Zachary Burkes is a co-founder of Gatekeeper Innovation. They are the makers of Safer Lock, a four-digit combination locking cap for prescription bottles designed to prevent prescription drug abuse among children and teens. His experience lies within government relations, lobbying and legislative language. However, due to his role with his company and this product, he has learned a great deal about retail marketing, sales processes with big box retailers, branding and consumer product launch.
Provide Value First
Treat it as your duty and responsibility to not only expand your network but to provide first. Nobody likes the guy who shows up at networking events just to collect cards and heads home without really connecting with anyone. Read “Never Eat Alone” by Keith Ferrazzi to get a feel for what it means to be a master connector.
Listen to Those Who’ve Been There Before
My first mentor and investor, Peter Harbage, was actually a regular at the restaurant I worked at while in college. Peter is an incredible human being and has helped mentor me through the process of building my company. I believe the key to making this connection a lasting one was not only Peter’s willingness to help, but my own willingness to listen. Often as young entrepreneurs we think we know what is best. But there are moments when you should take the backseat and learn from those who have done it before.
Look to Make a Positive Impact
Throughout life, you will meet many people who I would consider to be master connectors — they seem to know everyone! In my experience, these people are unique because they are constantly seeking ways to connect with people and help them with personal issues. They ask: “How can I help this guy with his livelihood or his family?” They are constantly looking to make a positive impact in people’s lives around them.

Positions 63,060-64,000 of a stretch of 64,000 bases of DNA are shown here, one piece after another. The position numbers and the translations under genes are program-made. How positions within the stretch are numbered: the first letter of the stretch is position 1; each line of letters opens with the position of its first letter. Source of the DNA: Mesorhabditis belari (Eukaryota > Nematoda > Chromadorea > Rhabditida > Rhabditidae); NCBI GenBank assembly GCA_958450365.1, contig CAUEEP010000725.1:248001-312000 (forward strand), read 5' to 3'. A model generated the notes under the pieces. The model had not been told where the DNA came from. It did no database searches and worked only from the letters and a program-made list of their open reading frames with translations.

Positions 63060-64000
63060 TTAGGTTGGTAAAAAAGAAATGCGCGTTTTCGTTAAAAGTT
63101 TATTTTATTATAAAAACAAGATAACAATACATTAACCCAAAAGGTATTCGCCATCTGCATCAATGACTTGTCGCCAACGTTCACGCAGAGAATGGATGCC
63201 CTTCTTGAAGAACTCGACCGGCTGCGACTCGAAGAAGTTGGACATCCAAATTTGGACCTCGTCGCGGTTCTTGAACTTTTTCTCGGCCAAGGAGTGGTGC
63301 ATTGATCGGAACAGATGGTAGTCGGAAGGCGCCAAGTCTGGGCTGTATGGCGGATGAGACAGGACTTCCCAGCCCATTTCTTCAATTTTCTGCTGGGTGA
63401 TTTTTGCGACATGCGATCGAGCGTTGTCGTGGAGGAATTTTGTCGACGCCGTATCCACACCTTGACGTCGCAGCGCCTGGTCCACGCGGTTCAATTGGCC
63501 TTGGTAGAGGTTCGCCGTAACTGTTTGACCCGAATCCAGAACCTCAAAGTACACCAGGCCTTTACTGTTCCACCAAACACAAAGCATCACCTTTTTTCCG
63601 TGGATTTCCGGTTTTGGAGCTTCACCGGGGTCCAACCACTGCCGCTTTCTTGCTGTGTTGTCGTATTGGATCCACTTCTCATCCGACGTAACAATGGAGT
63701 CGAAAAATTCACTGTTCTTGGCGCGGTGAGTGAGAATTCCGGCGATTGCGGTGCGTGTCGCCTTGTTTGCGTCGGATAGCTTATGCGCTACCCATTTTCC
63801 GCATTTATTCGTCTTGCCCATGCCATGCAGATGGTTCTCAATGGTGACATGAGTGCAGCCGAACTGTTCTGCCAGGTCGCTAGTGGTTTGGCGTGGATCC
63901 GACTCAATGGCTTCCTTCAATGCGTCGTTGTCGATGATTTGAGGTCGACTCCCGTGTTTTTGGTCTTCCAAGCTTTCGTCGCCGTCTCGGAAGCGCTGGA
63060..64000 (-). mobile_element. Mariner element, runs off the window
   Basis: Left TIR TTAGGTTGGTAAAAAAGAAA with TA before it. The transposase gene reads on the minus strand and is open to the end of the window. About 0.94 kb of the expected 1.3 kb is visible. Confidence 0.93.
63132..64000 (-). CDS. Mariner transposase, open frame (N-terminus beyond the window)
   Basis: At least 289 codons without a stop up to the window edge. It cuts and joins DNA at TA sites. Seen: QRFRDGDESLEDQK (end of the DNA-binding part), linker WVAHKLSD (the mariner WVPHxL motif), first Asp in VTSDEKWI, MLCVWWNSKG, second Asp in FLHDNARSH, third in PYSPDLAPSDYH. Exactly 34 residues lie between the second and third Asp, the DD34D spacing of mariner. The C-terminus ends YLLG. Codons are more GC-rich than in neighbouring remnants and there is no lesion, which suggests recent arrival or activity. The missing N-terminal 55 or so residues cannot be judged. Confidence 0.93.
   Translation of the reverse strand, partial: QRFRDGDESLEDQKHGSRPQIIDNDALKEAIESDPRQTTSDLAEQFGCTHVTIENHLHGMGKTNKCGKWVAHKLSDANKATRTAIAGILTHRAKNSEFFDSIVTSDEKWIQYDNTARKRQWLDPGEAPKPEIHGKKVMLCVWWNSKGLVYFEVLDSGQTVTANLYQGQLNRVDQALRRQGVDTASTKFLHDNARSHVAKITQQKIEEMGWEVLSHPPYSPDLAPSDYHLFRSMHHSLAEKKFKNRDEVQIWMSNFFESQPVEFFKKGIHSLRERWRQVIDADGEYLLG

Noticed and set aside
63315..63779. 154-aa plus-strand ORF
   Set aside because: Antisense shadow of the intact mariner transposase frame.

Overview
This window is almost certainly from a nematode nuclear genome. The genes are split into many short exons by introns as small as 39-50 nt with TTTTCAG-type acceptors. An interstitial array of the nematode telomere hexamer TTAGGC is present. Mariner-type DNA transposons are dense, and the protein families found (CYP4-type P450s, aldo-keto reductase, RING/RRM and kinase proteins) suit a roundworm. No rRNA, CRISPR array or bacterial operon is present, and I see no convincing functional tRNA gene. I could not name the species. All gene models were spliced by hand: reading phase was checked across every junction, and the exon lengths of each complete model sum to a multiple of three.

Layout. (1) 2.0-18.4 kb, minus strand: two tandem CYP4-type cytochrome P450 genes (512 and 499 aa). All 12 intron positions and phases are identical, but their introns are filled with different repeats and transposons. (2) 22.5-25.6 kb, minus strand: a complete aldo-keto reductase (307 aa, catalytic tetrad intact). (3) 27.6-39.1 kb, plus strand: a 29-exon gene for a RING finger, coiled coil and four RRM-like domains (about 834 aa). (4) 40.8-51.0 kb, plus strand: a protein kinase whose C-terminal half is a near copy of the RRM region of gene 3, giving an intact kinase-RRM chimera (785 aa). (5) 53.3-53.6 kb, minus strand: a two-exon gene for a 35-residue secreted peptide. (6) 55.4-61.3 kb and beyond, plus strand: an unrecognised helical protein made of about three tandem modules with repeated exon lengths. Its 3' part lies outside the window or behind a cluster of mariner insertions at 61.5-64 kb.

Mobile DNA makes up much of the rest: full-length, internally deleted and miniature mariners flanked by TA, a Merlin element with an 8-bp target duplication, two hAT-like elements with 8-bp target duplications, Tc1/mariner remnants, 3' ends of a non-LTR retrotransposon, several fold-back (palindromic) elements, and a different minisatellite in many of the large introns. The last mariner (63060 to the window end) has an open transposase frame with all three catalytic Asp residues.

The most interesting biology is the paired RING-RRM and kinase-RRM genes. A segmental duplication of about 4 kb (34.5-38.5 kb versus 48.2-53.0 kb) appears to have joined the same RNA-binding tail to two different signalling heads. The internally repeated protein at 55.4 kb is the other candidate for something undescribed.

Start Small But Be Active
Start small with local free events such as those hosted on Meetup.com and go from there. Get your feet wet, find what you like and really connect with people at these events. Be an active participant and embrace the awkwardness. (Pro tip: Don’t resort to checking your phone when faced with the awkwardness of networking. That’s the ultimate faux pas.)
Offer a Personal Touch
A while back I went to a sales seminar and had the chance to listen to a Scott Sambucci of SalesQualia, who inspired me to take my network and clients more seriously. One thing he does that I have now implemented is sending hand-written notes to everyone I meet and do business with. It’s a personal touch and follow-up that sets me apart from others.
Say Your Message in 30 Seconds or Less
Say what you need to say with your value statement in 30 seconds or less. Keep it short and to the point. Today, people are constantly bogged down with emails, phone calls, meetings, etc. It’s a noisy world, so you have to be able to effectively say what you need to say in your first 30 seconds.
Don’t Just Be a “Card Pusher”
In my early years, I thought I could take the networking events by storm and be a card pusher. Boy I was wrong — it wasn’t genuine. People quickly picked up on this and I had to learn to do better. Don’t be that guy. Approach networking with good intentions and a desire to help others; your network will return the favor.